Man behind Bully Hayes restaurant

Bully Hayes owner Wayne Jones said it will cost between $20,000-$30,000 to rename his restaurant...
Bully Hayes owner Wayne Jones said it will cost between $20,000-$30,000 to rename his restaurant in Akaroa. Photo: Geoff Sloan
Akaroa’s iconic restaurant Bully Hayes will be renamed after almost 25 years, following controversy over claims the name honours slavery. Jess Gibson talks to owner Wayne Jones about his business and the changes ahead.

How did you come to own Bully Hayes?
We bought the business over 17 years ago, but it was started about 24 years ago. It was an old state house on the property and part of it still remains which is built into the building.

Two developers built it and ran it as a restaurant initially. We also bought another business that we renamed and rebranded about 11 years or so ago, L’Escargot Rouge, which we set up as a sister business to Bully Hayes. Me and my wife, we both own the businesses.

How did the restaurant become so popular?
It’s probably because it’s a place that has been here so long. It’s been here nearly 25 years now.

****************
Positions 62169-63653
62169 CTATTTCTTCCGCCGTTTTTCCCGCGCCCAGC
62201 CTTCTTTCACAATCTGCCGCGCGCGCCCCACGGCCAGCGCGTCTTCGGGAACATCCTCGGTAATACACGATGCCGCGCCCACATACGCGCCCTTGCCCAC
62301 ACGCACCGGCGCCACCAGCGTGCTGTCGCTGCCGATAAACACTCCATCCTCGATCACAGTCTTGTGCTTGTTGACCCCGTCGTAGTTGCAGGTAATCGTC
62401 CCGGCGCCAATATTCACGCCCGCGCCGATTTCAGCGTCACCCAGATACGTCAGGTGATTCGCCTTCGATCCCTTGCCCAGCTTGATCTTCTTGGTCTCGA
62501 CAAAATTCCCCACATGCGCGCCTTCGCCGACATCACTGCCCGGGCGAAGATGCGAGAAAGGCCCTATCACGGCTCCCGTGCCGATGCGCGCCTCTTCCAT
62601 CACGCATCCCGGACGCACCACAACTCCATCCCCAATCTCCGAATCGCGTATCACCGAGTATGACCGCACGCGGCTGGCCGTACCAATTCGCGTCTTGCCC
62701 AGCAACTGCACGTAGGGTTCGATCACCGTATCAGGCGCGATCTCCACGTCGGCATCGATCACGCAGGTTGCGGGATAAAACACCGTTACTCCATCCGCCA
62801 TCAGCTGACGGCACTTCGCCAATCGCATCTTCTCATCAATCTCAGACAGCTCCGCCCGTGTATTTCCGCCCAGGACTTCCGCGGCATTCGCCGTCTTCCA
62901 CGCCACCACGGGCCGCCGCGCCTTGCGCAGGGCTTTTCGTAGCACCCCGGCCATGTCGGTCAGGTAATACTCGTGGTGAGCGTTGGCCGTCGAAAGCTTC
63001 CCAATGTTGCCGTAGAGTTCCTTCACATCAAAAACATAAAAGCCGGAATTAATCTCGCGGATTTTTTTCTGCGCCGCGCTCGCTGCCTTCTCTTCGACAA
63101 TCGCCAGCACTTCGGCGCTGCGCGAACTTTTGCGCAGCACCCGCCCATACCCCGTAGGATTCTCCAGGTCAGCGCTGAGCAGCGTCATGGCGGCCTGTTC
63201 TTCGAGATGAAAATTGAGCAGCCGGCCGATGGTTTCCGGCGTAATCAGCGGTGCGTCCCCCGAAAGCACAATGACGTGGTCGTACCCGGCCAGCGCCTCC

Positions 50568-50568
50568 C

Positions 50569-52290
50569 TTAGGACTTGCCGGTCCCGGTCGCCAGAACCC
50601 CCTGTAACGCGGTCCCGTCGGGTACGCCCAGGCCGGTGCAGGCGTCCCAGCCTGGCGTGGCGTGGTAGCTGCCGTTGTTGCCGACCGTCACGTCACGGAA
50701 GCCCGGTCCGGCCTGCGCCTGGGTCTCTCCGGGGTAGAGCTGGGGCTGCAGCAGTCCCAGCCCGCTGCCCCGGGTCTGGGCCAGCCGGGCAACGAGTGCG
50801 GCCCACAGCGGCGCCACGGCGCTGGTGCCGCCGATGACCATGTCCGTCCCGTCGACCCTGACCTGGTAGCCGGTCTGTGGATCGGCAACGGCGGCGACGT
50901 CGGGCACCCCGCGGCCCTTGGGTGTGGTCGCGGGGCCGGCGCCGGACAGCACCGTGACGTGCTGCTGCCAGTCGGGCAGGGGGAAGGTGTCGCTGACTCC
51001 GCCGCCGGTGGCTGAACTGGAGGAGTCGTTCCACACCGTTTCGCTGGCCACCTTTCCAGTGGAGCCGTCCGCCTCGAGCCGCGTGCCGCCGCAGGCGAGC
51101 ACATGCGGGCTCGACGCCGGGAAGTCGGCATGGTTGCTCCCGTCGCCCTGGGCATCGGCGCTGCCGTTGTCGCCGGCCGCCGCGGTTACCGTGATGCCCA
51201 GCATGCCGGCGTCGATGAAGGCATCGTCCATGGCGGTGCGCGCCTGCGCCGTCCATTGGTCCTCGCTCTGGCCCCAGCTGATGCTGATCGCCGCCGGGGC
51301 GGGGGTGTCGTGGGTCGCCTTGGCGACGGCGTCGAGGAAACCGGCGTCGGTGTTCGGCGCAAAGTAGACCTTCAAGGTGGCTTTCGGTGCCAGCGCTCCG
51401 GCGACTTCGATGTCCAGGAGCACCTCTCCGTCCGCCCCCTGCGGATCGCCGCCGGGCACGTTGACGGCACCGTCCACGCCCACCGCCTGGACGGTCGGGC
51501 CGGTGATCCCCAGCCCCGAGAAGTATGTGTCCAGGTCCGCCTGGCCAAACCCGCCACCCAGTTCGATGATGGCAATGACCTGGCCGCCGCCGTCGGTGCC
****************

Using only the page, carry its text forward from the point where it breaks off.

A lot of restaurants come and go over a very short period of time. Bullys has been one of the places that hasn’t. Although it initially went through two or three owners in the first four or five years.

I’ve been here for 17 and a half years nearly, and we’ve sort of built a brand around giving good customer service, looking after people and having good food and a great environment.

What have been some of your best memories so far?
I work pretty much full-time hands-on in the kitchen and on the premises, and for me, the enjoyment is the hospitality.

I enjoy making people happy and talking to people, making sure we’re serving good food and looking after people.

There have been lots of highs and lows we’ve gone through.

We had a fire next door which nearly burnt us down one time. We sort of just got ourselves back on our feet and then we were hit with the first earthquake.